I’ve watched him cycle through a large range of women over the 11 years he and my mother have been separated. Each relationship beginning with a stream of unhealthy infatuation and an unrealistic standard of providing acts of service as a way of expressing love to his partners. I watch him delve fully into each relationship but my father will never be able to devote the full range of emotional scope necessary for a full-time de facto relationship. A relationship model that would require giving up his carefully constructed routine and accommodating fully the emotional needs of others, a skill he is inept at now due to the consequences of his service in Vietnam.
In addition to the impacts on myself and my father, it is also important to detail the impacts of the Vietnam War on the remaining member of our fractured family: My mother. Nineteen years younger than my father, a free-spirited, bubbly and vivacious woman, upon meeting my father she took great pride in his war service. Although prior to my arrival in this world and the onset of his post-traumatic stress she had known a very different man to the one who exists now.
At the end of her labour and delivery as they both admired what they had created, he turned to her and uttered a sentence riddled with red flags indicating a shift in his mental state. “But how can I protect you both now?”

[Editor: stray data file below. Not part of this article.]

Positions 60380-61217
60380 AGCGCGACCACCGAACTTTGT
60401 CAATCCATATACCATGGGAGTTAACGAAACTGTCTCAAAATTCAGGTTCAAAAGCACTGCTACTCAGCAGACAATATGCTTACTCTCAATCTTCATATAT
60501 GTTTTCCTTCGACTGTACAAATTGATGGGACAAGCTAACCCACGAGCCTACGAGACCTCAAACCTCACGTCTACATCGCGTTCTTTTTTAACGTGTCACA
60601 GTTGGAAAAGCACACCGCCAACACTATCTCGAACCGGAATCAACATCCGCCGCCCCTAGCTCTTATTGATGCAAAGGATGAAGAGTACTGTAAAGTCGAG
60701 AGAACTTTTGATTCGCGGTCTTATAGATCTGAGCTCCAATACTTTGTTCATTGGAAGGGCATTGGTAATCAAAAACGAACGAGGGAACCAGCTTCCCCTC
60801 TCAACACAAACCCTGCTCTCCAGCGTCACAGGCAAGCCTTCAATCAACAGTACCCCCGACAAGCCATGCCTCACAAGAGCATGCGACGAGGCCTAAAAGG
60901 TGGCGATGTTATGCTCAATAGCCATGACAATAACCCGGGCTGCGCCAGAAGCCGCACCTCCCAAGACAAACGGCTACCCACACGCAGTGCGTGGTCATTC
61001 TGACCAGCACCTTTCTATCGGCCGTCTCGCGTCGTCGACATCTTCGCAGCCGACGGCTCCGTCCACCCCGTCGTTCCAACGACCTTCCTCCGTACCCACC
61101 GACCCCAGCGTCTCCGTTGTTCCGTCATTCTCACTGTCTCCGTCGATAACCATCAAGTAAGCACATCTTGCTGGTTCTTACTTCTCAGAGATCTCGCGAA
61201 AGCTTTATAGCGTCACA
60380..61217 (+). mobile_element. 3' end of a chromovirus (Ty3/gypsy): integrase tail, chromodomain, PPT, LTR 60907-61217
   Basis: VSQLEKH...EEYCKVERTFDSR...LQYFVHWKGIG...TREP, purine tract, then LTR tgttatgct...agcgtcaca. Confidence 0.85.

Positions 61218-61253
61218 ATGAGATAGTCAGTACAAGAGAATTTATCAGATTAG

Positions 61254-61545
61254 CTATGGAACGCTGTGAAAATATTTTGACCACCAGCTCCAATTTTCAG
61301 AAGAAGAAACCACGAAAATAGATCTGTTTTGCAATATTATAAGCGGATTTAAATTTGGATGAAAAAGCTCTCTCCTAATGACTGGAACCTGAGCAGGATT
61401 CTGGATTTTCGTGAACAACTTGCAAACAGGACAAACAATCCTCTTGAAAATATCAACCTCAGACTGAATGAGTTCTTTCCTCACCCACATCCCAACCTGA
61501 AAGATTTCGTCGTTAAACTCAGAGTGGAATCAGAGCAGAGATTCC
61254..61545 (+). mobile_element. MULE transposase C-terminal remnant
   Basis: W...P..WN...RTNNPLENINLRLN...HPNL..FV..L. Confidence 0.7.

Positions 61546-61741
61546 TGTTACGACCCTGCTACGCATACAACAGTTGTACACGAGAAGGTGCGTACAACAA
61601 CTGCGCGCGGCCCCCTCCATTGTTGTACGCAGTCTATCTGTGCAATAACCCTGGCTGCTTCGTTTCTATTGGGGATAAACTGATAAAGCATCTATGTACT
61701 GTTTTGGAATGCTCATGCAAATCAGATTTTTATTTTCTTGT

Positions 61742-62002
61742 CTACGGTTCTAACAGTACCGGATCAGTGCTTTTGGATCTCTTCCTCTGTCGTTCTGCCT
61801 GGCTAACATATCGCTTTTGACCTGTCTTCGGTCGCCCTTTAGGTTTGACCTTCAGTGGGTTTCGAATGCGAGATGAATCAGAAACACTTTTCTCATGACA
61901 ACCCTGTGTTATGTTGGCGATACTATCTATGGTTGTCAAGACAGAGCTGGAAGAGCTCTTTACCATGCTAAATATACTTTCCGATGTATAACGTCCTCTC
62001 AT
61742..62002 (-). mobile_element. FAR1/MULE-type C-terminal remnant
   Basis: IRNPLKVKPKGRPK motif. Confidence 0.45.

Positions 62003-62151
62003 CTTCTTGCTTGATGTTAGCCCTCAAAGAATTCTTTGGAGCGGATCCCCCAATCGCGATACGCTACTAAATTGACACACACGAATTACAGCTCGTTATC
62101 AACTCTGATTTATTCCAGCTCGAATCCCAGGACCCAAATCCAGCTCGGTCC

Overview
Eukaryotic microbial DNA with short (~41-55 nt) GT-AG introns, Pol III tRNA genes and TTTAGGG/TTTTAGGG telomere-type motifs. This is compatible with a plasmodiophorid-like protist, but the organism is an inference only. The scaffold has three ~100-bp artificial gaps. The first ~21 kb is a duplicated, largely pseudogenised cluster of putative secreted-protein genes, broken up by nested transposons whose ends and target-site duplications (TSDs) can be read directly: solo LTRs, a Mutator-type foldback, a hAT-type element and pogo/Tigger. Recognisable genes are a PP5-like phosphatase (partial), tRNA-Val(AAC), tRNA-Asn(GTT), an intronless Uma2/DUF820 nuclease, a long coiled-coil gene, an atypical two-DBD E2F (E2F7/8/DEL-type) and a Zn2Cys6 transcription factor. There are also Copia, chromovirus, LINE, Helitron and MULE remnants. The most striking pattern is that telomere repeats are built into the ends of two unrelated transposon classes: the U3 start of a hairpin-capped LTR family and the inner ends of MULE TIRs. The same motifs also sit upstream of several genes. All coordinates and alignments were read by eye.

The next thirteen years of their relationship were a trying time for her and her mental well-being. He had flashback episodes, struggled with alcoholism, struggled to raise me and care for her after she received an epilepsy diagnosis and three large life-altering seizures, losing her licence for two years as a result and essentially her ability to gain financial and literal freedom outside from his illness and needs.
There was a two-year period in my life when she was asleep when I went to school and when I returned, and my father’s attempt at co-parenting consisted of sending me to school with jam and cheese sandwiches instead of butter, and pig tails that were so tight they gave me tension headaches.
Just as I coped in my own individual way during this time so did she, she turned to me for support which only increased the strain on my small shoulders, and as my father got sicker and our safety grew more into question she reached out to the same psychologist who assessed my father for his case study on post-traumatic stress disorder.
Several years of couples and family therapy were all concluded with the same assessment, my father was not going to return to the man he was before his disorder was triggered, and as a result they had become fundamentally incompatible. What followed was, after a trying seventeen years total of relationship, she left my father despite the close bond they did and still do share.
The previous accounts detail, as concisely as possible the impact the Vietnam War has had on my family, and as for the impacts on others although I cannot speak for them, what I can say is that our perspectives are very similar. Individuals like myself have their own stories to tell but they all share a common theme, a tale of adversity and heartache. Regardless of the age of the families, and the member who speaks, each individual with a connection to the Vietnam War will have a life that shares a common element with a member from a completely different family and it is in this commonality you can understand one part of the impact of the Vietnam War on the Australian family.